When we see the haste and impatience of Christians as they drown their lives in religious activity, we would surely think that God had fallen asleep and needed to be awakened or that things had gotten beyond His control and He needed impatient and desperate men to save Him from being overwhelmed. God has no such need. He is seeking only men who see His purpose and walk in faith and patience toward it. It should be clear for all to see that, if patience works perfection, then impatience is bound to have the opposite effect.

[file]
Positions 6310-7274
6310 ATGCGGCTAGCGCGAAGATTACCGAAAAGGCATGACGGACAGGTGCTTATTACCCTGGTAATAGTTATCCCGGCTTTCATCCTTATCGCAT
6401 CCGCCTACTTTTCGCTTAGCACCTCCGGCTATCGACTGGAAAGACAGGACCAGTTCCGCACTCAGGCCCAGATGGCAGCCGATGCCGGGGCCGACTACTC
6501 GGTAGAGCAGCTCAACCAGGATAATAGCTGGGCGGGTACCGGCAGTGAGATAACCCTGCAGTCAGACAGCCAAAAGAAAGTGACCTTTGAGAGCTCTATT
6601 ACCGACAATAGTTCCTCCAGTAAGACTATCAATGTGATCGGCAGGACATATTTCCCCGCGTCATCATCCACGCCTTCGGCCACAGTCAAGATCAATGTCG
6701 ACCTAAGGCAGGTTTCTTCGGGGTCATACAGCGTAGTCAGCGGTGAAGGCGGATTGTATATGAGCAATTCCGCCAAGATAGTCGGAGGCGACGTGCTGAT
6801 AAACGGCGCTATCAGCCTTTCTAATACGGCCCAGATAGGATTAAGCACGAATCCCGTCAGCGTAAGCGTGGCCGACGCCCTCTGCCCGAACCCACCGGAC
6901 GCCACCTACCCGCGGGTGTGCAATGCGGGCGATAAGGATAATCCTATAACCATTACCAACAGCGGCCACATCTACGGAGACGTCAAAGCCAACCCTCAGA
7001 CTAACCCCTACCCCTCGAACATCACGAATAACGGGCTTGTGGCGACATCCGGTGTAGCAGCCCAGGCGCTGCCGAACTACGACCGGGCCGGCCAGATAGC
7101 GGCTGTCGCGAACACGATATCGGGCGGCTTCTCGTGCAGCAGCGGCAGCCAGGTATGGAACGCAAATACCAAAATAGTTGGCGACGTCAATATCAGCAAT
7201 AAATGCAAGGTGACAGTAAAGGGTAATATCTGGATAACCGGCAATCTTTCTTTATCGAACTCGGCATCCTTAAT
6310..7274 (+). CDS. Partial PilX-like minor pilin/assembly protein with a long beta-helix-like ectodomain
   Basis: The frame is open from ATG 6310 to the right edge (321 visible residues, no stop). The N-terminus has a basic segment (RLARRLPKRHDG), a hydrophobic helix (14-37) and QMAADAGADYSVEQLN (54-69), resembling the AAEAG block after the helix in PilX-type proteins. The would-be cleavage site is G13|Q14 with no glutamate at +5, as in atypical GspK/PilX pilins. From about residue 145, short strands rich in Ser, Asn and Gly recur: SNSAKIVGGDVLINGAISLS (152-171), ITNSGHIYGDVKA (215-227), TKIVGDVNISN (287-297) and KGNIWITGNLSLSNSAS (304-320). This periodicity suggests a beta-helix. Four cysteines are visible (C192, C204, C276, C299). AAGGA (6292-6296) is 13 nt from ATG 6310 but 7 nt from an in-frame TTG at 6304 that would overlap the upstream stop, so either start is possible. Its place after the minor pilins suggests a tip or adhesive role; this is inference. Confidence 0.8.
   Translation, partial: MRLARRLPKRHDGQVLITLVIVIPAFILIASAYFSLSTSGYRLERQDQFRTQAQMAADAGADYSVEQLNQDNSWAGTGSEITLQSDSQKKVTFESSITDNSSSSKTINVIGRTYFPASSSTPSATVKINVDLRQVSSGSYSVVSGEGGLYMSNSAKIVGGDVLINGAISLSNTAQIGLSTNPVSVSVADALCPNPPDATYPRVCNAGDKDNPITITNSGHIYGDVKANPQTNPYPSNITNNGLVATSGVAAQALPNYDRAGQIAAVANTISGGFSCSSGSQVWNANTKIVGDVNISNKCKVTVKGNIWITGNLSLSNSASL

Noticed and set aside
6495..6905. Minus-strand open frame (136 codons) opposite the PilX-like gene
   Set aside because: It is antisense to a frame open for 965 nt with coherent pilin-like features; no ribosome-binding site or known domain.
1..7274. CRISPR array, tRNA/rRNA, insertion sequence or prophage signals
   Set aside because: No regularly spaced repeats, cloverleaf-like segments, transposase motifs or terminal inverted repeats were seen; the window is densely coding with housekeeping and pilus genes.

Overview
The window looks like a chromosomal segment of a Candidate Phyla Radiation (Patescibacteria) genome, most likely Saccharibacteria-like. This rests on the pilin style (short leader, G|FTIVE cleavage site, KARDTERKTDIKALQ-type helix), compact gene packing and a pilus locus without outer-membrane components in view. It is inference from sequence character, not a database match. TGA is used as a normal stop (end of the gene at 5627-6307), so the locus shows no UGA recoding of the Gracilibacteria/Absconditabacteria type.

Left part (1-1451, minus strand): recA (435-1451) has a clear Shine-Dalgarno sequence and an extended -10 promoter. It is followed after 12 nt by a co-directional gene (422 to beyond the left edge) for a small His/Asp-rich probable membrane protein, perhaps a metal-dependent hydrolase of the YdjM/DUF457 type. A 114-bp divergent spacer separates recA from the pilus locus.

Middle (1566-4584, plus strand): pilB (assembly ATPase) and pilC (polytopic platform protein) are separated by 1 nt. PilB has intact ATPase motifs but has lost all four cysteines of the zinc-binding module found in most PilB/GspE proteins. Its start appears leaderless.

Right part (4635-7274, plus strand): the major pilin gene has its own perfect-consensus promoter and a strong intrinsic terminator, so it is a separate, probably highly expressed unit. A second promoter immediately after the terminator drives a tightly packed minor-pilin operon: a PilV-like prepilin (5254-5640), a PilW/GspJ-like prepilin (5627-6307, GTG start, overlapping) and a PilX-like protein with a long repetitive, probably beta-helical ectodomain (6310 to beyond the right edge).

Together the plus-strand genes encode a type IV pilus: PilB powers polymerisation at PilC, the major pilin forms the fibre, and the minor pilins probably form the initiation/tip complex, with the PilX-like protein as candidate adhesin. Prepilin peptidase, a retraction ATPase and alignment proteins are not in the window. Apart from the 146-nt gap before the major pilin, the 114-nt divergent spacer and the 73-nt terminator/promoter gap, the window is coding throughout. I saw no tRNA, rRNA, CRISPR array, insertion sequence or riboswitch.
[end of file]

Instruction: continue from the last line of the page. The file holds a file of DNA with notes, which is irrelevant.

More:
Now notice that tribulation worketh patience, patience worketh experience, experience worketh hope, and hope maketh not ashamed because the love of God is shed abroad in our hearts by the Holy Ghost. Rom. 5:3-5. Consider well these successive steps that rise like the rungs of a giant ladder from the desolation of tribulation to the glory of that plane where the love of God is shed abroad in our hearts. Tribulation! Patience! Experience! Hope! Not ashamed! The love of God! Heaven is not reached by a single bound, But we build the ladder by which we rise From the lowly earth to the vaulted skies, And we mount its summit round by round. People bowed down with care and tribulation often write to tell of their sorrow and heartache. My heart goes out to them in sympathy and often we kneel together in prayer and pray for men and women who are feeling the crushing load of trouble and despair. But, though we fervently pray for them, yet so often it is well nigh impossible to ask God to remove their tribulation, for He who sees the steps that lead to perfection and sonship certainly knows that tribulation worketh patience, patience worketh experience, experience worketh hope and hope maketh not ashamed because the love of God is shed abroad in our hearts. We dare not and must not hinder God’s refining processes, for they are bringing us to perfection and sonship. I asked for life and this is what He gave me; My lot is hard, my tears flow like the rain. I asked for hours gay with sunshine spattered, But lo! my waking hours are filled with pain. How could I know that crushing brings the fragrance Like perfume from some crushed and bleeding rose, That in the process of my better making God used the methods He approved and chose? “Be patient therefore, brethren, unto the coming of the Lord. Behold, the husbandman waiteth for the precious fruit of the earth, and hath long patience for it until he received the early and latter rain. Be ye also patient; Establish your hearts, for the coming of the Lord draweth nigh … Take, my brethren, the prophets, who have spoken in the name of the Lord, for an example of suffering affliction and of patience. Behold, we count them happy which endure. Ye have heard of the patience of Job and have seen the end of the Lord, that the Lord is very pitiful and of tender mercy.” Jas. 5:7, 8, 10, 11